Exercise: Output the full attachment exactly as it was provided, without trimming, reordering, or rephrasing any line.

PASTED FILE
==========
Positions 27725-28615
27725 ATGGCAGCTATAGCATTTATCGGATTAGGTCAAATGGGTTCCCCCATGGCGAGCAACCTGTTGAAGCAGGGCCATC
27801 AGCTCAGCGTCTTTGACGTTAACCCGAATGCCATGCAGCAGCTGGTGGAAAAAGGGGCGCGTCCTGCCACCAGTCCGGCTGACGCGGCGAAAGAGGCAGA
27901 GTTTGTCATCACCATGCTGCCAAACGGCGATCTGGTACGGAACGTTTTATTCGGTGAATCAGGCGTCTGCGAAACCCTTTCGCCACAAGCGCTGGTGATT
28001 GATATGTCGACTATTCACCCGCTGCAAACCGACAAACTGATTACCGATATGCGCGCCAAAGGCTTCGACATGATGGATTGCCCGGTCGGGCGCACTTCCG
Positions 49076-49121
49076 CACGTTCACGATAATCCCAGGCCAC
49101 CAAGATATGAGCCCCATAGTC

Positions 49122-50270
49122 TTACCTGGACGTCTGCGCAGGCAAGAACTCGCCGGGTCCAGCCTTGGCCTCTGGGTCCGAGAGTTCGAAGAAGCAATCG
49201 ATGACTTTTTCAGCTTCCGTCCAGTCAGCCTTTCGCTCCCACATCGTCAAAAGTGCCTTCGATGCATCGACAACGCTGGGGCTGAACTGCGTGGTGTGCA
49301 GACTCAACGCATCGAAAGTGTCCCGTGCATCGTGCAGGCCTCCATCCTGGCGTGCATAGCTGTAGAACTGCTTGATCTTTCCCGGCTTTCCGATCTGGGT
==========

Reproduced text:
Positions 27725-28615
27725 ATGGCAGCTATAGCATTTATCGGATTAGGTCAAATGGGTTCCCCCATGGCGAGCAACCTGTTGAAGCAGGGCCATC
27801 AGCTCAGCGTCTTTGACGTTAACCCGAATGCCATGCAGCAGCTGGTGGAAAAAGGGGCGCGTCCTGCCACCAGTCCGGCTGACGCGGCGAAAGAGGCAGA
27901 GTTTGTCATCACCATGCTGCCAAACGGCGATCTGGTACGGAACGTTTTATTCGGTGAATCAGGCGTCTGCGAAACCCTTTCGCCACAAGCGCTGGTGATT
28001 GATATGTCGACTATTCACCCGCTGCAAACCGACAAACTGATTACCGATATGCGCGCCAAAGGCTTCGACATGATGGATTGCCCGGTCGGGCGCACTTCCG
Positions 49076-49121
49076 CACGTTCACGATAATCCCAGGCCAC
49101 CAAGATATGAGCCCCATAGTC

Positions 49122-50270
49122 TTACCTGGACGTCTGCGCAGGCAAGAACTCGCCGGGTCCAGCCTTGGCCTCTGGGTCCGAGAGTTCGAAGAAGCAATCG
49201 ATGACTTTTTCAGCTTCCGTCCAGTCAGCCTTTCGCTCCCACATCGTCAAAAGTGCCTTCGATGCATCGACAACGCTGGGGCTGAACTGCGTGGTGTGCA
49301 GACTCAACGCATCGAAAGTGTCCCGTGCATCGTGCAGGCCTCCATCCTGGCGTGCATAGCTGTAGAACTGCTTGATCTTTCCCGGCTTTCCGATCTGGGT